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Monday, May 22, 2017

First Human Ancestor Came from Europe Not Africa

Today, a new paper came out questioning the OOA hypothesis.

PlosOne article:


The split of our own clade from the Panini is undocumented in the fossil record. To fill this gap we investigated the dentognathic morphology of Graecopithecus freybergi from Pyrgos Vassilissis (Greece) and cf. Graecopithecus sp. from Azmaka (Bulgaria), using new μCT and 3D reconstructions of the two known specimens. Pyrgos Vassilissis and Azmaka are currently dated to the early Messinian at 7.175 Ma and 7.24 Ma. Mainly based on its external preservation and the previously vague dating, Graecopithecus is often referred to as nomen dubium. The examination of its previously unknown dental root and pulp canal morphology confirms the taxonomic distinction from the significantly older northern Greek hominine Ouranopithecus. Furthermore, it shows features that point to a possible phylogenetic affinity with hominins. G. freybergi uniquely shares p4 partial root fusion and a possible canine root reduction with this tribe and therefore, provides intriguing evidence of what could be the oldest known hominin.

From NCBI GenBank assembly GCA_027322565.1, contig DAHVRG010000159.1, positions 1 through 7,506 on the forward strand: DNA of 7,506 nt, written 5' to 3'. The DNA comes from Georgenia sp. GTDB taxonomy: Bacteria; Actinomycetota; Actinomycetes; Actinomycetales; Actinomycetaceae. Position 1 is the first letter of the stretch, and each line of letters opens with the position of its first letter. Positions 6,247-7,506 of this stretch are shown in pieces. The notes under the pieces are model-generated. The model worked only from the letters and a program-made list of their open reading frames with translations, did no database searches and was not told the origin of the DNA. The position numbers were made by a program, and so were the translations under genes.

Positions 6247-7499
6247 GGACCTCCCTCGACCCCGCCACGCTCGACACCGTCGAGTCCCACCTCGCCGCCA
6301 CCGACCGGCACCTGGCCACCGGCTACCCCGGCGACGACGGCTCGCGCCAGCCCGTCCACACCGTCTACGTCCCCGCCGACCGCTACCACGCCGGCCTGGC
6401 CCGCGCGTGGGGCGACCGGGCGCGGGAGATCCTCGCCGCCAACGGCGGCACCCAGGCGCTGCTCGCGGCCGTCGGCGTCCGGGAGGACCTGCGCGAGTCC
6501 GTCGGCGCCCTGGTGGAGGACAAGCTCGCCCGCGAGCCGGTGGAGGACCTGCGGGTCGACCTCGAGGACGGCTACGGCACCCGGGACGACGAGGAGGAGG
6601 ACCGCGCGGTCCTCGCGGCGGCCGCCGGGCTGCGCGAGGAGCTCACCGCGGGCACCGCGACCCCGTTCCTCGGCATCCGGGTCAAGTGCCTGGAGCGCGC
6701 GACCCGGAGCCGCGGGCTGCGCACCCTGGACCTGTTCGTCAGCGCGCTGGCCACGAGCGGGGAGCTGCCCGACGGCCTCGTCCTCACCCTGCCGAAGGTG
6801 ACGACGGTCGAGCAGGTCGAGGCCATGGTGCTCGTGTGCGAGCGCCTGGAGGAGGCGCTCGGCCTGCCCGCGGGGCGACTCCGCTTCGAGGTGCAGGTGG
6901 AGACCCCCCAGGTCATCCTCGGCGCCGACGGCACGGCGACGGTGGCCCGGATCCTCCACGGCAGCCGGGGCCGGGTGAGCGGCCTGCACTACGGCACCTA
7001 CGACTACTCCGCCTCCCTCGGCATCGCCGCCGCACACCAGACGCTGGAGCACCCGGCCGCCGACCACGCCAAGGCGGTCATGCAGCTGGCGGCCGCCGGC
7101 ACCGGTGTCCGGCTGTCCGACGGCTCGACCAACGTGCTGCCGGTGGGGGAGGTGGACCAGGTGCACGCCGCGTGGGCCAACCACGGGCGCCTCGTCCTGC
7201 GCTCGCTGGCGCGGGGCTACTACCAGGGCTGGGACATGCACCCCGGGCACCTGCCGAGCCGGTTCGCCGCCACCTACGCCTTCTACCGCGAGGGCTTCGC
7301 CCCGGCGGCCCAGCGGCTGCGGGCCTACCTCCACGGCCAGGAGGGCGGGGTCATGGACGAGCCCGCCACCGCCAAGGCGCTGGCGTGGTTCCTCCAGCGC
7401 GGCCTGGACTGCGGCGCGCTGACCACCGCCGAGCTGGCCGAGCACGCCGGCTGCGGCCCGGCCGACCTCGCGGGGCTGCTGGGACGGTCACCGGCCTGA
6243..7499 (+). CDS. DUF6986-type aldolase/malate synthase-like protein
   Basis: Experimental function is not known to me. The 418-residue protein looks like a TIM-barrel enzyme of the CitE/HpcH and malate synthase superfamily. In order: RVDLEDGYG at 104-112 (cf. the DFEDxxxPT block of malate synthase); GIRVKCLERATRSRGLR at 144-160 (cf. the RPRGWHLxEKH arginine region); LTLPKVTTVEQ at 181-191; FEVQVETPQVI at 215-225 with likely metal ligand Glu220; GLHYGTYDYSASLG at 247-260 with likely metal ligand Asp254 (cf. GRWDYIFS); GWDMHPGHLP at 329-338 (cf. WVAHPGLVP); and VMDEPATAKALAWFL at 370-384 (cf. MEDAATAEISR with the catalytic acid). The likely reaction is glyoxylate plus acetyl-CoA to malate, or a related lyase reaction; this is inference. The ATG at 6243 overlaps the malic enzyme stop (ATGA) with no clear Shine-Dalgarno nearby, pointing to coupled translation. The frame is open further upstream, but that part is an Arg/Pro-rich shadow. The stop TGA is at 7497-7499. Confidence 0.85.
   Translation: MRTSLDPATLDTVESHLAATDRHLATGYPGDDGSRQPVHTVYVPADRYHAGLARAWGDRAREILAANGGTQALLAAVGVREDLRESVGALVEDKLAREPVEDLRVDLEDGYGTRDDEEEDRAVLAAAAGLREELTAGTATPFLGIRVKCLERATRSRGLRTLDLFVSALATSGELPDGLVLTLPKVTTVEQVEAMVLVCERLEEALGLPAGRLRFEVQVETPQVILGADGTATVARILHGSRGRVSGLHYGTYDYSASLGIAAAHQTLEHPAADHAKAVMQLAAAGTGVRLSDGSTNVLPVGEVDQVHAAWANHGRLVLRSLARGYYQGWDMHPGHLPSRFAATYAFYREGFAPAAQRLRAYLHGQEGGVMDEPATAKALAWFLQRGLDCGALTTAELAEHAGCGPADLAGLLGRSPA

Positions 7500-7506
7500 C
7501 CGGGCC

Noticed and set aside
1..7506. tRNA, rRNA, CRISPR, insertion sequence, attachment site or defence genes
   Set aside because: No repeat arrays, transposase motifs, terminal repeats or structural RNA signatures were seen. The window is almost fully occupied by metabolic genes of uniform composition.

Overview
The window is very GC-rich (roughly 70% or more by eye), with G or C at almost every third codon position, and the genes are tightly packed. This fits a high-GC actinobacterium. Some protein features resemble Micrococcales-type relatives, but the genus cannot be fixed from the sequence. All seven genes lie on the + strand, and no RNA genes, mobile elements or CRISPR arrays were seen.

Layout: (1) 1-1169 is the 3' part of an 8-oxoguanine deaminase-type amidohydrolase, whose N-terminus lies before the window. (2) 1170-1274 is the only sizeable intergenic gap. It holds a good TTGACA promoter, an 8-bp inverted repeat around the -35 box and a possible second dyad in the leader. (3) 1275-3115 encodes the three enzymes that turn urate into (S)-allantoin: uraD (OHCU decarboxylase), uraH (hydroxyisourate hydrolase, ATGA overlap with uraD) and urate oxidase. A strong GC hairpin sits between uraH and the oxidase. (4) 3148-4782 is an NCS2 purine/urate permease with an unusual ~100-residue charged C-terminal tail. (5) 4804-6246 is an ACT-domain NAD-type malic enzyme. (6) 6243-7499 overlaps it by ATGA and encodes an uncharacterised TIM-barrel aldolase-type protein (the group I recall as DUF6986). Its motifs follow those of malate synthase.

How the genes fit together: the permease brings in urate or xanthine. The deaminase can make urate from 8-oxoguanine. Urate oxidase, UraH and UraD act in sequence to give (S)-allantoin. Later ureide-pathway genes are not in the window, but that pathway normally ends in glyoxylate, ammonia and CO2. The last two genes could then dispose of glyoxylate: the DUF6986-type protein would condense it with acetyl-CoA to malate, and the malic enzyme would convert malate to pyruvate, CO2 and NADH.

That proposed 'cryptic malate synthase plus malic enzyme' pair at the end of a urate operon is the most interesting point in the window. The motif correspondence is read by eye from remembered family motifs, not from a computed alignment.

In this study, we propose based on root morphology a new possible candidate for the hominin clade, Graecopithecus freybergi from Europe. Graecopithecus is known from a single mandible from Pyrgos Vassilissis Amalia (Athens, Greece) [38] and possibly from an isolated upper fourth premolar (P4) from Azmaka in Bulgaria [39] (Fig 1A and 1B). A new age model for the localities Pyrgos Vassilissis and Azmaka, as well as the investigations on the fauna of these localities [40] confirms that European hominids thrived in the early Messinian (Late Miocene, 7.25–6 Ma) and therefore existed in Europe ~ 1.5 Ma later than previously thought [39]. This, and recent discoveries from Çorakyerler (Turkey), and Maragheh (Iran) demonstrate the persistence of Miocene hominids into the Turolian (~8 Ma) in Europe, the eastern Mediterranean, and Western Asia [41, 42].

Newsweek article:


  1. It isn't really questioning the hypothesis about Homo sapiens---ancestor of all modern humans---which is well grounded, both archaeologically and genetically.

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  3. The title is a bit misleading. There's no claim isn't the '*first* human ancestor' - which would be hard to define but would presumably be some single celled organism from the sea. There's no definite claim that this clade split occurred in Europe, though that is where these are being found - but even if they did, it isn't claiming to challenge the fact that all modern humans descend from later Homo species in Africa, and our own species evolved there.

    Rather the article just further investigates specimens which give more insight into our last ancestors to split from Panina, the subtribe that includes chimpanzees and bonobos.